Follow Mike Kennedy on his journey to tick the BC Bike race off his bucket list. Part one here.
The BC Bike Race is just that, it’s a race.
You sit astride your bike at the starting line. All the noise, the friendly banter from competitors, and your own mental chatter fades away. All that is left is the sound of your own breathing and a myopic view of that ribbon of dirt in front of you.
Welcome to mountain bike racing, the art of beating your mates!
‘It’s about beating the clock’, I hear you say. Bollocks! That fastest time at the last ride (race) was probably set by one of your mates and you’ll be damned if he or she is going to beat you again.
Ever since the first group of maniacs came screaming and whooping down Mount Tam on their klunkers in the mid seventies, mountain biking has been about racing. An upgrade here, a sneaky training ride there, even a little extra TLC for your 2 wheeled friend is all about one thing – going faster.
Why? You know why. [private]
We all have it in us. That instinct, that genetically predetermined “thing” where if we can beat someone else, even by a split second, we will give it a go.
There’s no use denying it. Even the mellow soul rider on a social ride will race you to the next corner if it gives them the perfect line into the next section. Hell, my daughter would race you to the corner shop for the last banana paddlepop!
It’s just the natural order of things, and I have a big, very big race to get ready for and you can bet I too want to beat my mates.
In preparation for the BC bike race I have been doing a few different things. As an example, over the last few months I have been going to a few Enduro style races and having an absolute blast. The basic premise of Enduro racing is doing timed runs on a gravity fed all-mountain/cross country track. A rocky roller coaster where you spend more time fanging down the hill than you do pedalling up…and we all like that!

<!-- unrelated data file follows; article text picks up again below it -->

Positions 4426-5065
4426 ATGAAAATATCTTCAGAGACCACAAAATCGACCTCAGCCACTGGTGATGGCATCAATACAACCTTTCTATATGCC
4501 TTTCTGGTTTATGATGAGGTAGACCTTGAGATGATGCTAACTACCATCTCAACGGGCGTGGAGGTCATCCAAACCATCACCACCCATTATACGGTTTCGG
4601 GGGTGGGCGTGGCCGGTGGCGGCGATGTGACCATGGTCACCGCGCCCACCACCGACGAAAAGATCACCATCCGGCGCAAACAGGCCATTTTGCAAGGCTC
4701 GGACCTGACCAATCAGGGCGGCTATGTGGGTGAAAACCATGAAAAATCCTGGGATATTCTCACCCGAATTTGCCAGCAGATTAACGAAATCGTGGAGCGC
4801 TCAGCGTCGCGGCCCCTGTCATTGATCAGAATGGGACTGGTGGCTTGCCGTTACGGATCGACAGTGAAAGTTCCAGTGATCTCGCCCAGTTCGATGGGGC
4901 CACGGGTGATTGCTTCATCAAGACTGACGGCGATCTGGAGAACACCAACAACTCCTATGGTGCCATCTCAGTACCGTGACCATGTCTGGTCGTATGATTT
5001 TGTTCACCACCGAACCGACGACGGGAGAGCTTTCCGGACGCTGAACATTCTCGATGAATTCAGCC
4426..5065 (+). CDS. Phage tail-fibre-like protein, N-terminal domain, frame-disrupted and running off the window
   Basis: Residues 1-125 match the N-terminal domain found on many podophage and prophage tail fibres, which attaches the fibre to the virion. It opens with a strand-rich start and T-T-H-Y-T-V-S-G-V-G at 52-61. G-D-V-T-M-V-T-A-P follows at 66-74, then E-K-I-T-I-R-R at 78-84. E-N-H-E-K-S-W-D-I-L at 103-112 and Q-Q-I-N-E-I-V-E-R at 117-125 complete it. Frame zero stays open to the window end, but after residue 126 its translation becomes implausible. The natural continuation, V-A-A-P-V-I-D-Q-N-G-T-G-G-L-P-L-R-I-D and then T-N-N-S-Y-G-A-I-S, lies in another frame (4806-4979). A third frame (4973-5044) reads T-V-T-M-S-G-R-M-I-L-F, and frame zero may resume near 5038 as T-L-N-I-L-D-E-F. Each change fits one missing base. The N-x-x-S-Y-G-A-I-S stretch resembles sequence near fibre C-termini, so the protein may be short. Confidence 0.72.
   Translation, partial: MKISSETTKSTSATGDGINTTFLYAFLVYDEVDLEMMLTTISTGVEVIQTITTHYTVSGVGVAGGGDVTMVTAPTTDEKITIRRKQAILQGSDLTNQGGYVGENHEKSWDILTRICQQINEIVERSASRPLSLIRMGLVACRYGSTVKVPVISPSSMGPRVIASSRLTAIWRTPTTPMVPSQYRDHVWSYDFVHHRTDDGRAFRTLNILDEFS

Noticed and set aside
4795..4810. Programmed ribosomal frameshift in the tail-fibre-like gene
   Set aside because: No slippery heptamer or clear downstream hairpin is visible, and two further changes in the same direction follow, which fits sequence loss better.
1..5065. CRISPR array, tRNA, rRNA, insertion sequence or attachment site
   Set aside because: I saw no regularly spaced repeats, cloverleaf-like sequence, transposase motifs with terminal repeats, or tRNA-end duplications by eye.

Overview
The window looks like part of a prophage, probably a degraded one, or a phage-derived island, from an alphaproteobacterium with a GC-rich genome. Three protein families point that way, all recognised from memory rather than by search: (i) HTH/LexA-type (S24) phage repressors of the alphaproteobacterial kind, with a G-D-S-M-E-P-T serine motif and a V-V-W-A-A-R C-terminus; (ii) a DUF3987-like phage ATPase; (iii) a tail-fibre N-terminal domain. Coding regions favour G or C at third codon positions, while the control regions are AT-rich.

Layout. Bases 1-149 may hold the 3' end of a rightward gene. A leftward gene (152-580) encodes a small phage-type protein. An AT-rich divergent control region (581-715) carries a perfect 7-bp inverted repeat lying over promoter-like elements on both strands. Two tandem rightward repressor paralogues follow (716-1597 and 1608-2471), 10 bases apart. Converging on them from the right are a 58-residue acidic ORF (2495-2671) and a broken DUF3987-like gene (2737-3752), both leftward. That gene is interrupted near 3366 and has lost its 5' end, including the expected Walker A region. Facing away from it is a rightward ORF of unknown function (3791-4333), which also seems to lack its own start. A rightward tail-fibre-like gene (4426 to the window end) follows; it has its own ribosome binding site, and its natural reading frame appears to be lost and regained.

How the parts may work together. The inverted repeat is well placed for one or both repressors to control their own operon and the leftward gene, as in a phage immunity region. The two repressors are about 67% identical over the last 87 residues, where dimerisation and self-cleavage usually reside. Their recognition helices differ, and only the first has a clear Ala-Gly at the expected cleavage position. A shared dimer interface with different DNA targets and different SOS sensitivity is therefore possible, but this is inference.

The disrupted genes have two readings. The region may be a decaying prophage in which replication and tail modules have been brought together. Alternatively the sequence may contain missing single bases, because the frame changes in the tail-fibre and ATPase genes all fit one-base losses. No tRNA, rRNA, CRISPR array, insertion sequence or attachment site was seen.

Racing at these events normally means spending the morning riding and shuttling to the top of the course for as many practice runs as I can do. A quick lunch break to tinker with the bikes and catch up with old friends and have a laugh. Then its time to load up and head back to the top for showtime and 2 hot laps.
This style of racing has helped my training and preparation for the BC Bike Race so much. I’ve spent countless hours riding the local trails, nailing every line. Learning when to lift, when to pop, when to brake and when to let it roll. I’ve crashed, trashed and bled and loved every minute (except when I broke my toe – that just hurt). Even in distance riding, the skills I have gained from this type of racing will help.
Getting back into racing has been awesome fun, not only for the racing, but also because it gets me more pumped to spend more time on the bike. Yes, it may be for the training but it sure doesn’t feel like it and I’m feeling fitter and stronger than I have in ages. And best of all, I am enjoying the ride more.
As I sit here typing, patiently waiting for my new bike to arrive (not really patiently) I’m wondering if I can frankenstein my old bike into some sort of rideable condition for this afternoons informal local race. The forks are on the fritz, the rear wheel needs rebuilding and I really should replace those bearings instead of going for a ride.
But I really want to go, it’s a race.
No large cheques will be handed out, no conspicuous product placement or legions of adoring fans looking for autographs and schwag. Just a bunch of sweaty, dusty humans happy to throw themselves down the side of a hill as fast as they possibly can in a race where the only prize is a handshake from your mates, a cold beer and a warm glow.
I have the bug, and it’s working. I can feel myself getting ready to race the the BC Bike Race. And of course, I am not racing against the clock, it’s about going as fast as I can on a bike and racing my mates.